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Ozark chinquapin. Photo by CAFNR CC BY-NC 2.0.

Ozark chinquapin may warrant protection under the Endangered Species Act

The Ozark chinquapin may warrant federal protection as a threatened or endangered species, so the U.S. Fish and Wildlife Service will initiate an in-depth, range-wide, scientific review of the species’ current status, known as a 12-month finding.

On January 6, 2004, Mr. Joe Glenn, a private citizen, petitioned the Service to list the Ozark chinquapin. Today’s decision, known as a 90-day finding, is based on scientific information about the Ozark chinquapin provided in the petition and information in Service files.

The initial petition finding does not mean that the Service has decided it is appropriate to give the Ozark chinquapin federal protection under the Endangered Species Act. Rather, this finding is the first step in a process that triggers a more thorough review of all biological information available. With this positive 90-day finding, the Service will review all the science and research related to this species status and determine whether protection for it is warranted. If the answer is yes and such action is not precluded by higher priorities, the agency could move to list it and designate critical habitat. If the 12-month finding indicates no additional protection is needed, no further action is taken by the Service.

The Ozark chinquapin is a medium-sized beech tree which once grew to 65 feet, but now rarely reaches heights of more than 30 feet. It is widespread on public and private lands within the Interior Highlands in Arkansas, Missouri, and Oklahoma. The species develops from stump sprouts as well as seeds, but in recent years, new growth is generally from sprouts due to the chestnut blight disease. National Forests in Arkansas and Oklahoma provide extensive areas of suitable habitat represented by 454 location records. Individual location records commonly report multiple sprout clumps, and these vary from tens to thousands of individual sprout clumps per site record.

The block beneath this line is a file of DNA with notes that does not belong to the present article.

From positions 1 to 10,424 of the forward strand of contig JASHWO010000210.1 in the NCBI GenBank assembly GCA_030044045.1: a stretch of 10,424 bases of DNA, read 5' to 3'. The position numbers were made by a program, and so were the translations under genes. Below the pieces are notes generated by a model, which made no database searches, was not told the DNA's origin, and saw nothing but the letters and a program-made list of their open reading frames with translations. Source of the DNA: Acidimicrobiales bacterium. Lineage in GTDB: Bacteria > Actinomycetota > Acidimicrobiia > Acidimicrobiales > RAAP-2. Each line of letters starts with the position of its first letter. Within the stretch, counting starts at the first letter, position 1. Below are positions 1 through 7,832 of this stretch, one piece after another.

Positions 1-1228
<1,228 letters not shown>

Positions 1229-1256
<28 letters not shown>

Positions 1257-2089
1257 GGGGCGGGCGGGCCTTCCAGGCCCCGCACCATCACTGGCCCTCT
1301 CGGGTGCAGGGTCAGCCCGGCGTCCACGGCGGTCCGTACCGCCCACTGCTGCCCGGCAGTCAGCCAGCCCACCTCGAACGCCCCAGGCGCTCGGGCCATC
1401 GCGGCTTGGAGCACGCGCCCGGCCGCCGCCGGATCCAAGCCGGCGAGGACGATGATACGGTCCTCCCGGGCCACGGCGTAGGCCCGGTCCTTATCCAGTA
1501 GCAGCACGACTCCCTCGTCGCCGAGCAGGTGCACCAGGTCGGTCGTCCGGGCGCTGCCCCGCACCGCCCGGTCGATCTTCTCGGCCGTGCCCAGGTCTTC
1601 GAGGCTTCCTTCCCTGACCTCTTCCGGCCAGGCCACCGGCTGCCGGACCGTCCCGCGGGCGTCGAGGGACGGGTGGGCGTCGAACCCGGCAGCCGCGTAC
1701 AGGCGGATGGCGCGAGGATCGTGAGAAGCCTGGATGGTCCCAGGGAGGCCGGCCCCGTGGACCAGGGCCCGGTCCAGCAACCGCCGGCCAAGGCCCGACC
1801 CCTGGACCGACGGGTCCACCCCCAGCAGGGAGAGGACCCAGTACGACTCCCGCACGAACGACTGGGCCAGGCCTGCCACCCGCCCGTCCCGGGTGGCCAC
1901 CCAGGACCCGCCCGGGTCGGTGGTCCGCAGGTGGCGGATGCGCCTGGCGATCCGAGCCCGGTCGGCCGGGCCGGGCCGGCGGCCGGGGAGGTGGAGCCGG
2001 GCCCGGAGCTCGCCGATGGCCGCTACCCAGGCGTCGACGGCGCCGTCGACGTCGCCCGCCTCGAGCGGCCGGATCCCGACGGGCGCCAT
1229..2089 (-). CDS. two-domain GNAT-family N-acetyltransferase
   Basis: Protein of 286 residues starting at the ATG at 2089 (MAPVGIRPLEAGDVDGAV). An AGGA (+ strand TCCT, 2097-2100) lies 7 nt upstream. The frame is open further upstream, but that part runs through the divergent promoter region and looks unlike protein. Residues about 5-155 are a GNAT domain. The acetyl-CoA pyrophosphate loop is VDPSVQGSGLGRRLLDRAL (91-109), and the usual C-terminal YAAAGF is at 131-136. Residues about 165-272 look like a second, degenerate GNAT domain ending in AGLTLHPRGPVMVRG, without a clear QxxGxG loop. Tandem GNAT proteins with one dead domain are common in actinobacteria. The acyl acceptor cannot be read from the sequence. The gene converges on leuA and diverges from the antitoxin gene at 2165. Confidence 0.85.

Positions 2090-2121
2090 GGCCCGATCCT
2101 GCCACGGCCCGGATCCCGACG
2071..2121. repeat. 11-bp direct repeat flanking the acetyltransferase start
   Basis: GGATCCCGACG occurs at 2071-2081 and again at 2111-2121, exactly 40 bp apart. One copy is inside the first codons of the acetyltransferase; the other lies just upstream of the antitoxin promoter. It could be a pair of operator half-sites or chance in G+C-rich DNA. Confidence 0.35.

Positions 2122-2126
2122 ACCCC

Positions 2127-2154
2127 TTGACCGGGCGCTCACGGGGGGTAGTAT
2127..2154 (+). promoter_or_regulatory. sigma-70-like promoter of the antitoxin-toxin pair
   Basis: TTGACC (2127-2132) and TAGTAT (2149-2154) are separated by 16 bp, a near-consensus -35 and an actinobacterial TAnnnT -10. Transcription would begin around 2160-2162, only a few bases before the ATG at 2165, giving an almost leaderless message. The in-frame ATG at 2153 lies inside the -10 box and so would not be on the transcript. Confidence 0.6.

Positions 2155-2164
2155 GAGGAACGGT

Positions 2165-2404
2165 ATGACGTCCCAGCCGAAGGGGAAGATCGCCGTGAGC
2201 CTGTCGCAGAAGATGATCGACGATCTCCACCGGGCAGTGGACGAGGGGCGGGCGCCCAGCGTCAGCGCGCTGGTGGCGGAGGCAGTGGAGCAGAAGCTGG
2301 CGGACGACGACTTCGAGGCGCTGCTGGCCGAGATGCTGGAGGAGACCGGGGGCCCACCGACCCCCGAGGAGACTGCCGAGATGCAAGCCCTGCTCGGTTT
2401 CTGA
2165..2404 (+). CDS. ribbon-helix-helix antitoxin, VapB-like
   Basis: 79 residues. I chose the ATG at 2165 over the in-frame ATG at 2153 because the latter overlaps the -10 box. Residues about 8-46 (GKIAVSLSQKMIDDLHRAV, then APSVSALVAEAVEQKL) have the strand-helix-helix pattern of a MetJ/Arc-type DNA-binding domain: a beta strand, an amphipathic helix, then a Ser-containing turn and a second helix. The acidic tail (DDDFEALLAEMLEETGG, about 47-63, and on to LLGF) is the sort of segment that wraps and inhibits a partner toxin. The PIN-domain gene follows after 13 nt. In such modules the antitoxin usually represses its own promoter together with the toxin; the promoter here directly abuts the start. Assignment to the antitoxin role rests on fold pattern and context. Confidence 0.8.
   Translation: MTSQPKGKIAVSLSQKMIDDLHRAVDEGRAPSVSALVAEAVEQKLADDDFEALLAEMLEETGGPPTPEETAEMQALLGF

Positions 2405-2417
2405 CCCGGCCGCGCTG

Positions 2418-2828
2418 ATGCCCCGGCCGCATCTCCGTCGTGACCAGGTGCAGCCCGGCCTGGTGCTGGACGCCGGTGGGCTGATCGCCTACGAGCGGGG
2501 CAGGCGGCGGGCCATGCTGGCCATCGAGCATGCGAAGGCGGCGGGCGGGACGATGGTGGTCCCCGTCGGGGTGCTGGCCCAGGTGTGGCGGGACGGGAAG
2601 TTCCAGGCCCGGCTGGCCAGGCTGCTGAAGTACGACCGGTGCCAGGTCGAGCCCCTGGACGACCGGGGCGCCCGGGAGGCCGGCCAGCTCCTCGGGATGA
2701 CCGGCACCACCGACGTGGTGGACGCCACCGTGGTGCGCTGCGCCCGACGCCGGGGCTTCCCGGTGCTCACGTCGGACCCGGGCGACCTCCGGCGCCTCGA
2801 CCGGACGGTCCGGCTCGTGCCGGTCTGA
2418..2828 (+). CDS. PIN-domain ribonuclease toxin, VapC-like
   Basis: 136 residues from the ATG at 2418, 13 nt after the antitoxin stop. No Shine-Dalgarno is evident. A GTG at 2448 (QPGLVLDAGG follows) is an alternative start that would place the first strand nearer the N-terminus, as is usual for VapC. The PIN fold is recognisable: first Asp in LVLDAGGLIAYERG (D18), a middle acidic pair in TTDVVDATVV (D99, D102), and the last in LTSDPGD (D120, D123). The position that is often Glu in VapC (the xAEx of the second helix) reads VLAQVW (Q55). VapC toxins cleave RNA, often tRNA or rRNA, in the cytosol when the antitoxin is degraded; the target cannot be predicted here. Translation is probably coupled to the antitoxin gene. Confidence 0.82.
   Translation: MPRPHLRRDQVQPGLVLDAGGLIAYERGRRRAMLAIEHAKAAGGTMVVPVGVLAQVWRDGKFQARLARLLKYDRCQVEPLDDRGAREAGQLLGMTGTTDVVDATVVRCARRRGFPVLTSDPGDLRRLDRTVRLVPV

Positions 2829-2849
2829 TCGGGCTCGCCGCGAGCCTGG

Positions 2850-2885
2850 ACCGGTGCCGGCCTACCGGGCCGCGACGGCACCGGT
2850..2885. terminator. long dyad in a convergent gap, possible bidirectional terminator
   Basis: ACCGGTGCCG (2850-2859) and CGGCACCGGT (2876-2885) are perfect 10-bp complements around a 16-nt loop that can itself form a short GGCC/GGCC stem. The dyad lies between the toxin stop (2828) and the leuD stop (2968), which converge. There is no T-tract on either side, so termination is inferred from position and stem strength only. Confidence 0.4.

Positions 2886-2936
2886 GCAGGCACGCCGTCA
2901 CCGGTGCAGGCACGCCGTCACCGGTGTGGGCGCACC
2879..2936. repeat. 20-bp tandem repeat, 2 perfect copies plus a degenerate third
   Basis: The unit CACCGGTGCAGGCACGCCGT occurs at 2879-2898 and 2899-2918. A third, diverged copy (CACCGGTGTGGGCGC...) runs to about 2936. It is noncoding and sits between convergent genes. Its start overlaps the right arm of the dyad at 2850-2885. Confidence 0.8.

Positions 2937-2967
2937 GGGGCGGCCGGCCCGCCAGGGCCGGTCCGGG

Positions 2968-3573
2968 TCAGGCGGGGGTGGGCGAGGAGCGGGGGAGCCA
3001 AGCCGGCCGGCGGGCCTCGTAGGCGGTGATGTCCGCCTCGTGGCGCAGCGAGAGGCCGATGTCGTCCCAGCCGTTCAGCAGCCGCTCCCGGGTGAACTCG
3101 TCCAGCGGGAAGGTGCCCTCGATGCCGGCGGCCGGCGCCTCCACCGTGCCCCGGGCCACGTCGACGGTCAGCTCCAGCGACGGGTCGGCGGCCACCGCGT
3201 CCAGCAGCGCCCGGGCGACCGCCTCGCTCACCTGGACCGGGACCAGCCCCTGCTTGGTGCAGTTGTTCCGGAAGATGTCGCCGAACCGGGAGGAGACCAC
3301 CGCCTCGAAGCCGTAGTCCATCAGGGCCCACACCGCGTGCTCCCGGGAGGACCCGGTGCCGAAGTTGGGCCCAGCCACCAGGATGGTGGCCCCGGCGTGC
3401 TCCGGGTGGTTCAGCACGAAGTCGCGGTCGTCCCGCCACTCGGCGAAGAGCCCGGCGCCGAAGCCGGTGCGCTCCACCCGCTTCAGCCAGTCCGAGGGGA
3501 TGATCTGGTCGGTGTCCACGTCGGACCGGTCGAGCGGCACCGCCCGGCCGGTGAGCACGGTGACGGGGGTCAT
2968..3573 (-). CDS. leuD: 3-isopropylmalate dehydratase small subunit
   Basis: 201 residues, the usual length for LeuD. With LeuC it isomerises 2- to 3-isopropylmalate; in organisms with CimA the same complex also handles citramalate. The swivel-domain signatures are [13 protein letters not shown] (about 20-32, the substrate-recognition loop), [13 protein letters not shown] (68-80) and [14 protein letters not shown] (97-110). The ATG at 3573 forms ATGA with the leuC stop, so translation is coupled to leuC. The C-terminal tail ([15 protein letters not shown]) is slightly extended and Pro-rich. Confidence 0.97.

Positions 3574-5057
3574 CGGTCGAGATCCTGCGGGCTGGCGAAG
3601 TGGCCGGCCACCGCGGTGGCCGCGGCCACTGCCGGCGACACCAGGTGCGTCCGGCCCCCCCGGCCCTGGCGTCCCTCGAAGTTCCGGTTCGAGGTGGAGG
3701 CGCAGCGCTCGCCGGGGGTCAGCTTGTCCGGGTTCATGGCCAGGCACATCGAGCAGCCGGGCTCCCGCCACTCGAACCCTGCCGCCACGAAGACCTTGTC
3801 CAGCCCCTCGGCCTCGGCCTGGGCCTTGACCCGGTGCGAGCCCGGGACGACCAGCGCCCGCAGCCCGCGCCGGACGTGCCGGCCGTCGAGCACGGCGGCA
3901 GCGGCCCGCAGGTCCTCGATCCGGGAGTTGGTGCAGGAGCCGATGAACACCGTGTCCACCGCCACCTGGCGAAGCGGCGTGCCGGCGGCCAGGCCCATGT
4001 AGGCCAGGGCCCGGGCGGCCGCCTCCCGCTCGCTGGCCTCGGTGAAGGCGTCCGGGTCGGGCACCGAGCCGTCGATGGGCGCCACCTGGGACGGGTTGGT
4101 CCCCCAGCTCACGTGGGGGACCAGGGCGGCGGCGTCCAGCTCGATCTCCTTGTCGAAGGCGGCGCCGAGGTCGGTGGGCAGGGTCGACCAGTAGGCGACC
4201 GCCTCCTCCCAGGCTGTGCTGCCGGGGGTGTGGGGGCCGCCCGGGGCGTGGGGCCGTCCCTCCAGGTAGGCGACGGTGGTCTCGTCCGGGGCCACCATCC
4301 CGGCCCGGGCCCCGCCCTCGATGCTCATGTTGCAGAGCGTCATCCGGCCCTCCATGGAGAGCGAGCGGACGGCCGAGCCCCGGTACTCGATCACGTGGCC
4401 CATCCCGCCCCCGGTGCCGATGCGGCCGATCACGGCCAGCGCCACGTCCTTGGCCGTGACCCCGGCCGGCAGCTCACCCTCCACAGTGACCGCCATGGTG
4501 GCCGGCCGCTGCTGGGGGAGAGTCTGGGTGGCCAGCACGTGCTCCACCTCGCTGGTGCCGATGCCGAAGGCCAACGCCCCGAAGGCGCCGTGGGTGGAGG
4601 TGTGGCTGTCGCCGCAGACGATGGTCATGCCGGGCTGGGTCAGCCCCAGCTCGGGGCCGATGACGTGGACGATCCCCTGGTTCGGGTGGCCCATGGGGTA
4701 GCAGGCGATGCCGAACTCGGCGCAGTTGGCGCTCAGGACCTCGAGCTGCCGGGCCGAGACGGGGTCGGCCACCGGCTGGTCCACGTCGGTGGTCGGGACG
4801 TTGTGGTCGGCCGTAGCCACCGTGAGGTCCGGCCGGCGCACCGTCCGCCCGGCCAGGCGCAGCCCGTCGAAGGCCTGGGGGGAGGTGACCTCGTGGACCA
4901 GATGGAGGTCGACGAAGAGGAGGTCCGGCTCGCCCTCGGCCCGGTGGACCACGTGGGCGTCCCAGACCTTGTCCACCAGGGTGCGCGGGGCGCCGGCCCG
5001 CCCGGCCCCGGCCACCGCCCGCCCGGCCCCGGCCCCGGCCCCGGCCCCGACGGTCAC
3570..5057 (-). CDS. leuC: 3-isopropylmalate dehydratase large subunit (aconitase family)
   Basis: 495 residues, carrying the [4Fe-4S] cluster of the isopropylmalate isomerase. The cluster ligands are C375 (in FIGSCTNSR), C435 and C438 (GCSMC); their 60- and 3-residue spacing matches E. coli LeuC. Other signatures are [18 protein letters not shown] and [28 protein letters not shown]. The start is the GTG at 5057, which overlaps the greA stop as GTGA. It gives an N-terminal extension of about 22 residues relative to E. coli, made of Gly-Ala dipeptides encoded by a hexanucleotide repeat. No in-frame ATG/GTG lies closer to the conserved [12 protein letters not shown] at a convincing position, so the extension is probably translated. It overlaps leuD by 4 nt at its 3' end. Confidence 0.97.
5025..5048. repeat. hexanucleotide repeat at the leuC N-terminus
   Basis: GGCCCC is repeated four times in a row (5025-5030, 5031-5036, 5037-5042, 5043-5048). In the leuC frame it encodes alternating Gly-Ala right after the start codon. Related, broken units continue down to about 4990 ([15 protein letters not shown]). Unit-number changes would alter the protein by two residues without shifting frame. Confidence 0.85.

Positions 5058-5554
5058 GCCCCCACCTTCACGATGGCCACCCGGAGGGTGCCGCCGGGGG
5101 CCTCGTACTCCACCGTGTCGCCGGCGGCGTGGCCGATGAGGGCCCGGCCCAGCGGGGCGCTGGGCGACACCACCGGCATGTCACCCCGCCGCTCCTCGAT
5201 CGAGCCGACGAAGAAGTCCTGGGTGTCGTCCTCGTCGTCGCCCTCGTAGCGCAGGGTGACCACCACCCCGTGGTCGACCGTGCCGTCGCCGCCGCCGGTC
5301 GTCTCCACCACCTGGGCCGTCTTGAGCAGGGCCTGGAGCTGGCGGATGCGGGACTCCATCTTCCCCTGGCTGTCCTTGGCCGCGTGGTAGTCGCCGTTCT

To ensure the scientific review is comprehensive, the Service is soliciting information from state and federal natural resource agencies and all interested parties regarding this tree. Specifically, the Service is seeking scientific information regarding the tree’s historic and current status and distribution; its population sizes and trends; its biology and ecology; its genetics; ongoing conservation measures for the species and its habitat; and threats to the long-term survival of the species.

Comments on the 90-day finding must be received by August 2, 2010, and can be submitted by one of the following methods:

http://www.regulations.gov

U.S. Mail or hand-delivered to Public Comments Processing, Attn: FWS-R4-ES-2010-0026 Division of Policy and Directives Management; U.S. Fish and Wildlife Service, 4401 N. Fairfax Drive, Suite 222; Arlington, VA 22203.

Contact

Division of Public Affairs
External Affairs
Telephone: 703-358-2220
Website: https://www.fws.gov/external-affairs/public-affairs/

The mission of the U.S. Fish and Wildlife Service is working with others to conserve, protect, and enhance fish, wildlife, plants, and their habitats for the continuing benefit of the American people. For more information on our work and the people who can make it happen, visit fws.gov. Connect with the Service on Facebook, follow our tweets, watch the YouTube Channel and download photos from Flickr.

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